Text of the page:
I'm not talking about filling your calendar to the brim to make yourself look busier than you really are, but rather, from a leadership perspective, understanding the real difference between how you should spend time at the office and how you should spend it outside the office.
If your mind and work ethic turn on at 9 a.m. and shut off at 5 p.m., you'll be another cart-pushing joe. Truly remarkable teams are made up of people who decide they want to be leaders, and not just employees.
The decision to become a leader is exemplified in distinct choices made during the times of 9 to 5 and 5 to 9.
It's taken me more than 10 years of managing and building businesses to realize that the real strength and resilience--not to mention creativity and energy--of a leader happens before anyone else has shown up at the office and after everyone else has left.
Everyone knows what 9 to 5 is. Meetings, taking care of clients, managing the office--it's not particularly hard work. It is the kind of work that you're expected to do. Essentially, it's the bare minimum for maintaining and sustaining your term of employment.
People who do not extend themselves beyond the 9 to 5 have the jersey, but they are perfectly fine with sitting on the bench. Leaders, on the other hand, are dying to play. And not only are they dying to play, but they also work as hard as they can to get there.
It is easy to get caught up in "tasking" when you've already decided to shut your brain down at 5 p.m. This is why I see people get burnt out, bored, or tired during the day at work. There is no desire to get better. Just a lot of cart pushing until it's time to clock out.
My 9 to 5 isn't my time to be creative or to work on whatever tasks I have to accomplish.
It's the time I have to give freely to help my team with their challenges, and cultivate their talents. It's also a good time to be available for my clients to answer questions, jump on new opportunities, and help with the unexpected requests.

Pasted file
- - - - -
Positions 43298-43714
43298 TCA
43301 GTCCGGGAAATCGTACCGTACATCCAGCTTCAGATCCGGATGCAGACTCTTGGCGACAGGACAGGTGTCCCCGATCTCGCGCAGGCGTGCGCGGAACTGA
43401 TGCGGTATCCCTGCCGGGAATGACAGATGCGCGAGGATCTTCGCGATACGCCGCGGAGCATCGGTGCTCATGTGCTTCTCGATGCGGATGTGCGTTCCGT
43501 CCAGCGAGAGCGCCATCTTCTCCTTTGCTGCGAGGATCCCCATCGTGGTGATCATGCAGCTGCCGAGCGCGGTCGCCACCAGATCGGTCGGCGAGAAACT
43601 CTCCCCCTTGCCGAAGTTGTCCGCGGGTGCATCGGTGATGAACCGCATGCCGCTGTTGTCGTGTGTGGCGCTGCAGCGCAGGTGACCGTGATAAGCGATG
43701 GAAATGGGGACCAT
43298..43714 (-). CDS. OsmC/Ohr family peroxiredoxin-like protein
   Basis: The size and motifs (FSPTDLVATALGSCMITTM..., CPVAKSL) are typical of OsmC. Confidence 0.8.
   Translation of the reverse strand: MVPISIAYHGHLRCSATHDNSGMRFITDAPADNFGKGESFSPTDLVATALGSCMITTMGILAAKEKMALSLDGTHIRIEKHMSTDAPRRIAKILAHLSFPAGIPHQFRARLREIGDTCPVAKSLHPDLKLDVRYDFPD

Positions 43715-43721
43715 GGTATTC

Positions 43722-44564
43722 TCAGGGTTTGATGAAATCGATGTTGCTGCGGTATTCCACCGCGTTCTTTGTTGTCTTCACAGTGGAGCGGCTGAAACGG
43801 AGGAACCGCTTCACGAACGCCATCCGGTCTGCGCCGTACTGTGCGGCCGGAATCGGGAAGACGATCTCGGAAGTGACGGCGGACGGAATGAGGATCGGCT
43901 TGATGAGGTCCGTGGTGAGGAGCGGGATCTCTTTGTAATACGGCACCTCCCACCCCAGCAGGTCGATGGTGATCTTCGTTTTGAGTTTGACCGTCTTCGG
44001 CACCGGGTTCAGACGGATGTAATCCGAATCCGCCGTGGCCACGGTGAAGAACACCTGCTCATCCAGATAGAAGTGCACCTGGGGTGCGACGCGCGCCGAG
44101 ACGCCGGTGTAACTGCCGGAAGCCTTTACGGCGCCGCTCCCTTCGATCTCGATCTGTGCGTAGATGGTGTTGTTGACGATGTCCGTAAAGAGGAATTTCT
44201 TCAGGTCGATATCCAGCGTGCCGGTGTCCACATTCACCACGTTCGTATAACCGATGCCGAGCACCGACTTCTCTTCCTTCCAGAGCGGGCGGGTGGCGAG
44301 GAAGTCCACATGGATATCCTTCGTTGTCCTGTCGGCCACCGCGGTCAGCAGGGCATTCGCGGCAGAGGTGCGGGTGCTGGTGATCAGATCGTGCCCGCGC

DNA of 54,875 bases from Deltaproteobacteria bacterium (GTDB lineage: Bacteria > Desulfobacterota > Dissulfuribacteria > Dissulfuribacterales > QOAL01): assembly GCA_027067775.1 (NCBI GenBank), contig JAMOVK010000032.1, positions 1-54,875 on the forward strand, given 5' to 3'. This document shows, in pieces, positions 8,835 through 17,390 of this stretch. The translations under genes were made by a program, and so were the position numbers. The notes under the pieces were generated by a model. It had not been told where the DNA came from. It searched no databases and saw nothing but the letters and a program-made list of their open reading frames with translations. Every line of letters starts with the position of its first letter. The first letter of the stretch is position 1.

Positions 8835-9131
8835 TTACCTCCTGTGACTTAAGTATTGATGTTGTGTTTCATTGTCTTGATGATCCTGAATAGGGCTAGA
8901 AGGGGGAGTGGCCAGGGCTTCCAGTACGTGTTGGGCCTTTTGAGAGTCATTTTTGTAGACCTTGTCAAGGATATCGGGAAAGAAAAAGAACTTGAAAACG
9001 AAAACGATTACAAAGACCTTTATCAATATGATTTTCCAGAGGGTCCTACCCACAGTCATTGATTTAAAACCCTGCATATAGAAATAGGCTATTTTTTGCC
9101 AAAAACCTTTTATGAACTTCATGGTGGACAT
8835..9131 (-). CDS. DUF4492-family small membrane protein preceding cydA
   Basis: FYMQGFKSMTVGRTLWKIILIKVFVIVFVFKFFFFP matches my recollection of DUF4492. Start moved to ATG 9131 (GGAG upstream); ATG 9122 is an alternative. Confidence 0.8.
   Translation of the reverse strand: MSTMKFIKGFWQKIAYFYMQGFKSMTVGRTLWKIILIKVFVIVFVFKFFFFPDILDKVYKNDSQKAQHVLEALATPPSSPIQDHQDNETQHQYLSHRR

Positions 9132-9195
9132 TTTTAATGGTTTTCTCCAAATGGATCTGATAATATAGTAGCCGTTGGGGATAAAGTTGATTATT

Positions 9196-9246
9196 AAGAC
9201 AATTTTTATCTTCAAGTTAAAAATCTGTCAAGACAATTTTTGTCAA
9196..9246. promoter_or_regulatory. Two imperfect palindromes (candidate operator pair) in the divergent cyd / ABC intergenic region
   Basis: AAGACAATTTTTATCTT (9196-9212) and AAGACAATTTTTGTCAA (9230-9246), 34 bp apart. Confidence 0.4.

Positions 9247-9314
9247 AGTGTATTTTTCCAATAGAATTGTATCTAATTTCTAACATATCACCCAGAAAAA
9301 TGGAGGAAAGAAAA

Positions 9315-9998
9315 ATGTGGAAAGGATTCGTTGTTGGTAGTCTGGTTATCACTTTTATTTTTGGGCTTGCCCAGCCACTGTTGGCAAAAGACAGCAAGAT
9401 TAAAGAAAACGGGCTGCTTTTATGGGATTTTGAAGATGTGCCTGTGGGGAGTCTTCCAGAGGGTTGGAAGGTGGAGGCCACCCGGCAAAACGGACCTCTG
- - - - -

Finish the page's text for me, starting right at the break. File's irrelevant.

Organization lies within the people who spend their 9 to 5 making things work for themselves. These are often managers in the middle, but getting to the top requires these very people to ask themselves, "What can I be doing to help grow and develop my team?"
We call this "leading up."
At 4:30 a.m., my alarm goes off. I take a shower. Eat breakfast. And then I get started.
I read everything I can. I write articles like this one you're reading. I exercise mental creativity.
In the morning, when the day is brand new, there is nothing that has filled my head in any detrimental way. It's the time of the day when I am most productive and creative because the mental landscape is wide open.
Those who take the opportunity and time to grow every single morning are the clear leaders in your workplace. These people are working damn hard to become the best at what they do. No shortcuts. No nonsense.
Say yes to everything. Show up early. Introduce yourself to everyone. It's that simple.
Show up to every conference, go out to drinks with your friends in the industry, engage, and be active in the community.
Life is all about who you know. And I can tell you that you won't get to know anyone if you aren't out and about. You never know when you'll cross paths with the right people.
Hustle, hustle, hustle. We are made up of our choices.
Every day, you have the choice to wake up and be damn good at what you do, and you also have the choice to make it by on the bare minimum. In my experience, the best indicator of a successful leader is the ability to discern what needs to be done from 9 to 5 and what needs to be done from 5 to 9.
Freelancers and those who work alone may not relate strongly to this perspective, since they have no team to build. But even then, practicing these habits now will help prevent you from building an unhealthy team when that becomes necessary. Always be ready for what life throws at you next.
In essence, it's this simple: Nine to 5 is for team growth. Five to 9 is for personal growth.
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